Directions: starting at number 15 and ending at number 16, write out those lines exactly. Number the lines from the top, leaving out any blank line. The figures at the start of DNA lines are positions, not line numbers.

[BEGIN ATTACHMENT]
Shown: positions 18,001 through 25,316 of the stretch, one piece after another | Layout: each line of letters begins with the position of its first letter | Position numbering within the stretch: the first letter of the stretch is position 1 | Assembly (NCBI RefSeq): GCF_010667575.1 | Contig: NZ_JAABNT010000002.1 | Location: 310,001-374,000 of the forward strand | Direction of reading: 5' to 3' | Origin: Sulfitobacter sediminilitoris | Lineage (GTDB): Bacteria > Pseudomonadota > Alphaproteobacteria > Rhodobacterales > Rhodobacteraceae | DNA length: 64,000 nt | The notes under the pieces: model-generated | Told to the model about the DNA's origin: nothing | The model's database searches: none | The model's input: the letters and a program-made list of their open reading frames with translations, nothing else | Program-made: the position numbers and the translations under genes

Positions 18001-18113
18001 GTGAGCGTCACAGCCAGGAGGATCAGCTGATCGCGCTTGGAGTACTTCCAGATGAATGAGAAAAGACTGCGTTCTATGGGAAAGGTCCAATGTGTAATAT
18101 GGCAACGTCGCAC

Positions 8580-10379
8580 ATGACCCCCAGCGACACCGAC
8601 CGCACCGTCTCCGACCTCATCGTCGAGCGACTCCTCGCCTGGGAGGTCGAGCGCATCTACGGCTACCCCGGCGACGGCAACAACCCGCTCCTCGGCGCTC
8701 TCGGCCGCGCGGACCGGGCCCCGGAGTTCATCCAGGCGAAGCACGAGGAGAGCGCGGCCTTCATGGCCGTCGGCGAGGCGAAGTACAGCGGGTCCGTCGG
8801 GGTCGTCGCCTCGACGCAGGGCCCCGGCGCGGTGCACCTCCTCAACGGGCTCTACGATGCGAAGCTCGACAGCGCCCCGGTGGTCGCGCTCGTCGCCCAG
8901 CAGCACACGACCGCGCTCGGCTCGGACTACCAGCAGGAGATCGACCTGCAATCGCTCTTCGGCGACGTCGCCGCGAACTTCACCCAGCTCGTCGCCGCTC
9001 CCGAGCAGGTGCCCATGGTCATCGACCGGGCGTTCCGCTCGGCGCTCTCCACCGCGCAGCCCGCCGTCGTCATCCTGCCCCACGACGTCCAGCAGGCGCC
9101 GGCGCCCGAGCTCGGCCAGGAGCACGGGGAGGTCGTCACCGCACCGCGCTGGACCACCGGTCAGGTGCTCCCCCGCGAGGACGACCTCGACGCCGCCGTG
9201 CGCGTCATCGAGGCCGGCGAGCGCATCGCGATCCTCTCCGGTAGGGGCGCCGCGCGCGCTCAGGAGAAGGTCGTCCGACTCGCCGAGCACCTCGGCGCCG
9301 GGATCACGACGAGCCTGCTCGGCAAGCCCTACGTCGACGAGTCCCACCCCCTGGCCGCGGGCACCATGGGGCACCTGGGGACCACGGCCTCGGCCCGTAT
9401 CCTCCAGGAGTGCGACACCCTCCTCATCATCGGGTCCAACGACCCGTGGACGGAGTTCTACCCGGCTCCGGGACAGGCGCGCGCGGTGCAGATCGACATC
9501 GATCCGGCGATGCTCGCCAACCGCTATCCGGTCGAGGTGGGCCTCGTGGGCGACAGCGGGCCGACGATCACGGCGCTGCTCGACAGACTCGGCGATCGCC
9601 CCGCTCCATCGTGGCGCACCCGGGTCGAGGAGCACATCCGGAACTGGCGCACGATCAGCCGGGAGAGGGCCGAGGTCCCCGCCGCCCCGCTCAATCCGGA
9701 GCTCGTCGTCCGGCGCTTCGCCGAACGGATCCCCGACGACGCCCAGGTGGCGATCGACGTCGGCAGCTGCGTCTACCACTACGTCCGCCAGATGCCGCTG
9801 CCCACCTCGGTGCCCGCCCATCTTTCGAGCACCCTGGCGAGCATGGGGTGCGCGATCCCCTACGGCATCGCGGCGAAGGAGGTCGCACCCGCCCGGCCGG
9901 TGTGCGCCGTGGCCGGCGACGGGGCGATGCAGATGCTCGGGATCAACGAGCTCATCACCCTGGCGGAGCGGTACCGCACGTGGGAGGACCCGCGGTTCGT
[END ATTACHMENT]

9401 CCTCCAGGAGTGCGACACCCTCCTCATCATCGGGTCCAACGACCCGTGGACGGAGTTCTACCCGGCTCCGGGACAGGCGCGCGCGGTGCAGATCGACATC
9501 GATCCGGCGATGCTCGCCAACCGCTATCCGGTCGAGGTGGGCCTCGTGGGCGACAGCGGGCCGACGATCACGGCGCTGCTCGACAGACTCGGCGATCGCC